ATLANTA -- Gov. Roy Barnes on Thursday named a developer to head the new mega-transportation agency charged with finding ways to reduce the air pollution and traffic congestion brought about by aggressive development.
But environmental activists say Joel Cowan, the founder of Peachtree City, is a good match for the problems faced by the Georgia Regional Transportation Authority.
"Joel Cowan has been the leading light in trying to have growth in Georgia grounded in improving the quality of life," said John Sibley III, president of The Georgia Conservancy and another appointee to the 15-member GRTA board. "I don't think anybody has thought longer or harder on that than Joel."
The General Assembly created GRTA in March, approving the major initiative of Mr. Barnes' first legislative session as governor.
The authority will direct road and rail projects and help oversee development in areas that fail to meet federal clean-air standards, using $2 billion in bonding authority.
For now, its sway will extend only to the 13-county Atlanta region. Its jurisdiction had been expected to expand into Augusta, Macon and Columbus by next summer, but a recent federal court decision rejected stricter clean-air standards that would have put those cities out of compliance.
While 11 of its 15 members are business leaders or lawyers, the new authority board also includes a professor of city planning at Georgia Institute of Technology, a transportation engineer, former Fulton County Commissioner Martin Luther King III, and Mr. Sibley.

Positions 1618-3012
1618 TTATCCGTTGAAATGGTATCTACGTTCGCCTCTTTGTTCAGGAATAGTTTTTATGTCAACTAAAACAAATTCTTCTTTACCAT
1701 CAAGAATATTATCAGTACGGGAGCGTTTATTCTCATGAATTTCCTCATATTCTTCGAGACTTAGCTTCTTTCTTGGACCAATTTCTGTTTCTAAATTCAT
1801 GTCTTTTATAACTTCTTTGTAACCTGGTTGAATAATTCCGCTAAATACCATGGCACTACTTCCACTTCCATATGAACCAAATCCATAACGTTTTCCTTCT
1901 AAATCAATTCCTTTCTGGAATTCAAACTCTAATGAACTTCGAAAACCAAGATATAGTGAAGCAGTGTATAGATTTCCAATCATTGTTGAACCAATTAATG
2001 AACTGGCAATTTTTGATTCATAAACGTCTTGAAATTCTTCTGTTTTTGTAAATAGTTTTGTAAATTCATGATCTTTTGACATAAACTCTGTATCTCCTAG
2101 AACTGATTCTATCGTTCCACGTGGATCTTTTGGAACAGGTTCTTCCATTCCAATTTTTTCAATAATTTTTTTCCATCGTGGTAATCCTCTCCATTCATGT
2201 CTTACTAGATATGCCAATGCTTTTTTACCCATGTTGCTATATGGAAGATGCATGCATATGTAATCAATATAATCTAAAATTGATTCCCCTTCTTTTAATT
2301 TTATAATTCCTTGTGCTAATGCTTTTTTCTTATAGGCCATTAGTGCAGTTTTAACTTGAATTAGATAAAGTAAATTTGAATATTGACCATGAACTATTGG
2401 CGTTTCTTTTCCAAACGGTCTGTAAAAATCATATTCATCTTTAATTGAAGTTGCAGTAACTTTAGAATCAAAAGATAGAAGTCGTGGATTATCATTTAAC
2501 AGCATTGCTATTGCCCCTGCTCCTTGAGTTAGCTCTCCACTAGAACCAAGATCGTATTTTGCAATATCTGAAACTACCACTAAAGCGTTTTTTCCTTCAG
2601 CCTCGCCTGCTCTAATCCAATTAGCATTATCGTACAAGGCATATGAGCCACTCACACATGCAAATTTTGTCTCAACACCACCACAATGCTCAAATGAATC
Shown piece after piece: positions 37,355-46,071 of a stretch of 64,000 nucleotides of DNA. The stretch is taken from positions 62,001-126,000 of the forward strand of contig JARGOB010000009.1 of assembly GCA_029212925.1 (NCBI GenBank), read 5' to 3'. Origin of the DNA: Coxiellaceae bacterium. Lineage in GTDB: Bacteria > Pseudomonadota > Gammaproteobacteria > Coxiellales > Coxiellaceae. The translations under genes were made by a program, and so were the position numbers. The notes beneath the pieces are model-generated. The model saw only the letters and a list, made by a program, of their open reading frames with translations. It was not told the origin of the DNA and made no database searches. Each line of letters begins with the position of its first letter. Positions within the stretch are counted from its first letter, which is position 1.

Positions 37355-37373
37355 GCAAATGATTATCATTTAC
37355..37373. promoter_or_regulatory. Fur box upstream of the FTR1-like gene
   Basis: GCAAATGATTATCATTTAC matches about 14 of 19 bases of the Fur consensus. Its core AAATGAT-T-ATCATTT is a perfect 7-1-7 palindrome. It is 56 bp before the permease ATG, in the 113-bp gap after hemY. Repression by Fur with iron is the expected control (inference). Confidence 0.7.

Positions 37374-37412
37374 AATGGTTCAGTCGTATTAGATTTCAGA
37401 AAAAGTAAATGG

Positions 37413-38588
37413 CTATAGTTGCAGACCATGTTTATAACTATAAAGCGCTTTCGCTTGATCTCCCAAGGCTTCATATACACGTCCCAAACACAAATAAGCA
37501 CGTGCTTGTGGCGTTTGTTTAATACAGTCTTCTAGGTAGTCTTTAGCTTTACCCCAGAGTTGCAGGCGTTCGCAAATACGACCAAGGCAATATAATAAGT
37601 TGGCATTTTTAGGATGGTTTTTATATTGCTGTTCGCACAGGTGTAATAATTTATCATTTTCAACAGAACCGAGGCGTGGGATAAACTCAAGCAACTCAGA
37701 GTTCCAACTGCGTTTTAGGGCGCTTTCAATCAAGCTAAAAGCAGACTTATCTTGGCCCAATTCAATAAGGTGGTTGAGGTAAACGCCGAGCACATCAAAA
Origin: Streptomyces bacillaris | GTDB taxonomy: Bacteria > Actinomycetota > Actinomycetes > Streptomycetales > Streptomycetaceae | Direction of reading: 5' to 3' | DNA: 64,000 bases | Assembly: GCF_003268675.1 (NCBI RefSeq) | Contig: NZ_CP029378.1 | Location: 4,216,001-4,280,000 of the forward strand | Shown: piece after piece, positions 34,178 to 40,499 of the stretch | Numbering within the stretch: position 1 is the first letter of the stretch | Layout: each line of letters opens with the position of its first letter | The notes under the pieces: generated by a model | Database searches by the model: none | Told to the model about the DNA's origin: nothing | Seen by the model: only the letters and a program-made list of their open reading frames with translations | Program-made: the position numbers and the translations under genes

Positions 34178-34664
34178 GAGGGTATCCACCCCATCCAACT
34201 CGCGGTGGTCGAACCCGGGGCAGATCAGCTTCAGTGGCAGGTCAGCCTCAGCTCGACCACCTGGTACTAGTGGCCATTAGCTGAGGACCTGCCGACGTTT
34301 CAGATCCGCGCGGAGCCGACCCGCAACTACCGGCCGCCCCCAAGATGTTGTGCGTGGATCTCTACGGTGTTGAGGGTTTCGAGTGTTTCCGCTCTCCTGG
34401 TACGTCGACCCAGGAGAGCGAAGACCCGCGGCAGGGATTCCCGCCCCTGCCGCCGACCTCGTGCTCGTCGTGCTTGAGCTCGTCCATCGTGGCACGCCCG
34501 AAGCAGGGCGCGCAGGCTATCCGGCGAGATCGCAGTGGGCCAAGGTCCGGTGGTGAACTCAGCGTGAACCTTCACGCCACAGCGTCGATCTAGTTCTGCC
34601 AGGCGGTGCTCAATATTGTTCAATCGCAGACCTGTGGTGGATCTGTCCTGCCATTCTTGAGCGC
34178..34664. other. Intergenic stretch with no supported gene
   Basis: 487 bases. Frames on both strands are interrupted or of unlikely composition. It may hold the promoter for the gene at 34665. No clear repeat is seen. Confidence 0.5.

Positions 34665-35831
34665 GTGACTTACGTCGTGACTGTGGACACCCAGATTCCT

"I do believe that this group of people will be able to come up with a workable plan that will lead us in the right direction," Mr. Barnes said in a statement issued by his office Thursday while he was away on vacation.
Environmentalists have been lobbying the governor for weeks to name pro-environment people to the board.
While the board's roster of environmental activists is limited to Mr. Sibley, environmental groups still hope to place representatives among the three advisory boards that will assist GRTA, said Mark Woodall, a lobbyist for the Sierra Club.
Mr. Woodall applauded the inclusion of Mr. Cowan and developer John Williams of Atlanta on the authority. Mr. Williams has backed redevelopment of blighted urban areas as an alternative to promoting sprawl brought on by building in outlying suburbs.
"The developers on there are into the new urbanism," Mr. Woodall said.
Mr. Cowan served as chairman of the Governor's Growth Strategies Commission during the late 1980s. But unlike that board, or the Atlanta Regional Commission, GRTA will have the power to force counties to plan healthy growth.
"If GRTA turns a project down, it requires a three-fourths (local) vote to overturn it, plus there are penalties," Mr. Cowan said. "It's not something to be taken lightly."
Mr. Cowan said the authority hopes to have an executive director on board by August, following a nationwide search.
On Thursday, GRTA announced the hiring of longtime Atlanta Journal-Constitution reporter Charles Walston as its communications director, at a salary that will range from $65,000 to $75,000 a year.